The UK government on Monday expressed its inability to deport Vijaya Mallya on the Government of India’s request, according to a report.

 

It was reported that the Indian High Commission was informed about the government’s decision in an informal manner. Earlier on April 24 Mallya’s diplomatic passport was revoked by the External Affairs Ministry.

 

However, the report also added that senior Indian officials have added that the UK authorities will consider the government’s request for Mallya’s extradition. 

 

The liquor baron was granted UK residency permit since 1992. Even after his diplomatic visa was revoked, Mallya has been staying in the UK with a valid UK visa. The report also added that Mallya’s name appears in the UK’s electoral rolls.

 

So far the government of India has been requested by the Interpol to initiate deportation proceedings after Mallya's passport was suspended on the basis of a non-bailable warrant issued against him by a Mumbai court.

 

Mallya who owes over Rs. 9,000 crores to banks, left the country on March 2. The Enforcement Directorate (ED) has issued several notices against the promoter of Kingfisher Airlines to cooperate on the probe for his alleged involvement in Rs.900-crore IDBI Bank money laundering case registered against him, and his businesses. In addition to this, the CBI has also registered a case against Mallya and his companies.

 

There are eerie parallels between Mallya's case and that of Lalit Modi, who fled to England in 2010 when the ED began investigating him for 22 charges - mostly related to FEMA violations - levelled against him. Had Modi not made good his escape in the nick of time, the charges were enough to have kept him in jail, pending trial, for a very long time. The then government tried every trick in the book, including revoking his passport, to bring him back. But Modi managed to stay lodged in England and even received travel documents that enabled him to travel as he pleased. Modi's passport was eventually restored by Delhi High Court last year. The court also chastised the ED for being slow with its investigation and for not having 'substantial proof' in the matter.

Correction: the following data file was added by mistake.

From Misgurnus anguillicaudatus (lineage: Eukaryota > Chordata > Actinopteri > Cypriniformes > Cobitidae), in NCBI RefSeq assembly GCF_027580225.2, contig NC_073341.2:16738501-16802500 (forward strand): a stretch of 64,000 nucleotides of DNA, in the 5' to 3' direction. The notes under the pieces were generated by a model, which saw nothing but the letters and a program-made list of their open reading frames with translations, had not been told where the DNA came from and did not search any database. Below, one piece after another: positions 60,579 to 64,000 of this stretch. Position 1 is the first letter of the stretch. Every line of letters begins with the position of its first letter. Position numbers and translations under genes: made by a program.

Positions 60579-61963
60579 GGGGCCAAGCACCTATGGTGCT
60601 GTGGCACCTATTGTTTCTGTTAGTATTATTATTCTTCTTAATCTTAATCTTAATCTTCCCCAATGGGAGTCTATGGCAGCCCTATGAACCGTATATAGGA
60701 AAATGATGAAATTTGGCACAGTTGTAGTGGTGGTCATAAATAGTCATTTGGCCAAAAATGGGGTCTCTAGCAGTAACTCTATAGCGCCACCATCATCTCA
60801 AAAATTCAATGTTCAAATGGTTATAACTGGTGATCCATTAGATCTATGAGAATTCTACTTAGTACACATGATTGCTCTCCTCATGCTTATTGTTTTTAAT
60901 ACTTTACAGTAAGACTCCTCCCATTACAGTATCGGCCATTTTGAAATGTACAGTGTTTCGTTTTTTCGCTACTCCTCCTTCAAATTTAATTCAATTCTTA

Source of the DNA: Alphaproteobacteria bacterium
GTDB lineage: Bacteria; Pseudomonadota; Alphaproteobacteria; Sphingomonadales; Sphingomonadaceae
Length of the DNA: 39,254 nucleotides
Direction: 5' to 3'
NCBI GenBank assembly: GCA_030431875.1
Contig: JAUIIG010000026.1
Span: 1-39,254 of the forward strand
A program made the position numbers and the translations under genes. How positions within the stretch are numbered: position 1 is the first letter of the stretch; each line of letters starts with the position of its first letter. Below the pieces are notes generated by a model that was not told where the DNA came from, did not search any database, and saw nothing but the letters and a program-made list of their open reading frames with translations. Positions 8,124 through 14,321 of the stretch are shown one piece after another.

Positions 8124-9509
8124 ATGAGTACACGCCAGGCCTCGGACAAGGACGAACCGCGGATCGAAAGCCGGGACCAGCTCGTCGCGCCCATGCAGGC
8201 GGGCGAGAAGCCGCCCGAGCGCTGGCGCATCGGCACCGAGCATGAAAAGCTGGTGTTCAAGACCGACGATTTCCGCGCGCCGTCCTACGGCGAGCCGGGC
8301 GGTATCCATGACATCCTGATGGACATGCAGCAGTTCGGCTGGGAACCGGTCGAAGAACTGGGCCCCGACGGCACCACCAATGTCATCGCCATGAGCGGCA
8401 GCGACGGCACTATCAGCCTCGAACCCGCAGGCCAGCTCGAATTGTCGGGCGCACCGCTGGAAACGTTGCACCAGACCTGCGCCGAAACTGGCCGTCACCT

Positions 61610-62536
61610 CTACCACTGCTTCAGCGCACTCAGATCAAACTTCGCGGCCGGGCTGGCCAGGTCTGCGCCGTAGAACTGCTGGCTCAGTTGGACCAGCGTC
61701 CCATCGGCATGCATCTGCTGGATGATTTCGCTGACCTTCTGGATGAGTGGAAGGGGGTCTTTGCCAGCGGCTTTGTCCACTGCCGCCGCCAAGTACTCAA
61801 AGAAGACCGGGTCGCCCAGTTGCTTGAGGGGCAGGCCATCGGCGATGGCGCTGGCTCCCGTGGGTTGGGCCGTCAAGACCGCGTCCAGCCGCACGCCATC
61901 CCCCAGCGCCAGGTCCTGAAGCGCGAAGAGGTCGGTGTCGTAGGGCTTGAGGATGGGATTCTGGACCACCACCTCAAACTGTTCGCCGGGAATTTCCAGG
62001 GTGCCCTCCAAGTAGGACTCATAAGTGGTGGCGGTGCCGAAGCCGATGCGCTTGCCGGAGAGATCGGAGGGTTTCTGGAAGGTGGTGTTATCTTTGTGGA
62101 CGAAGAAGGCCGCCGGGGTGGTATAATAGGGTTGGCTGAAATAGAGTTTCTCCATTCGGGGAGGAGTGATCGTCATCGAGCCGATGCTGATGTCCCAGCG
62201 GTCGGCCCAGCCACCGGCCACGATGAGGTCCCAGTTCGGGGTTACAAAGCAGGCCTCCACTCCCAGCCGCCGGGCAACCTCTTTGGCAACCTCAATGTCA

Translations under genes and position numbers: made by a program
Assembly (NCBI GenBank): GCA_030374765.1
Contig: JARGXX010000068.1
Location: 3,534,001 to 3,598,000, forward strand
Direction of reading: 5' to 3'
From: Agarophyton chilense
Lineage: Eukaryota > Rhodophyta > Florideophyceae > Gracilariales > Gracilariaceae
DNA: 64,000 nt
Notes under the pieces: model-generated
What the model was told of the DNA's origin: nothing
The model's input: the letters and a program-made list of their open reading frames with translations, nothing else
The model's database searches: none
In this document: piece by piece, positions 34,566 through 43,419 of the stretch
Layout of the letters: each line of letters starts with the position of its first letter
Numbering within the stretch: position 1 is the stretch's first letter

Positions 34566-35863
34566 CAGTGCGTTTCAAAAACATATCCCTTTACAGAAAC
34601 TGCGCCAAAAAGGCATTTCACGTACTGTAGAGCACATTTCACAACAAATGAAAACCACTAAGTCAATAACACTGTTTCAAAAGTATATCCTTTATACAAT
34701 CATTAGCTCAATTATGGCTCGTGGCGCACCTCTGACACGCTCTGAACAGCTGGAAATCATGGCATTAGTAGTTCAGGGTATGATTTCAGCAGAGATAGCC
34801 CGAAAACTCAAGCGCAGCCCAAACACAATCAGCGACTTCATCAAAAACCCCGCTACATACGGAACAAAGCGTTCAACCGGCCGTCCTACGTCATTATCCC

While deportation is a quicker process, extraditing someone is tedious. Extradition from the UK can only happen if a person is accused or convicted to have committed an act which is considered as a criminal offence in both the countries.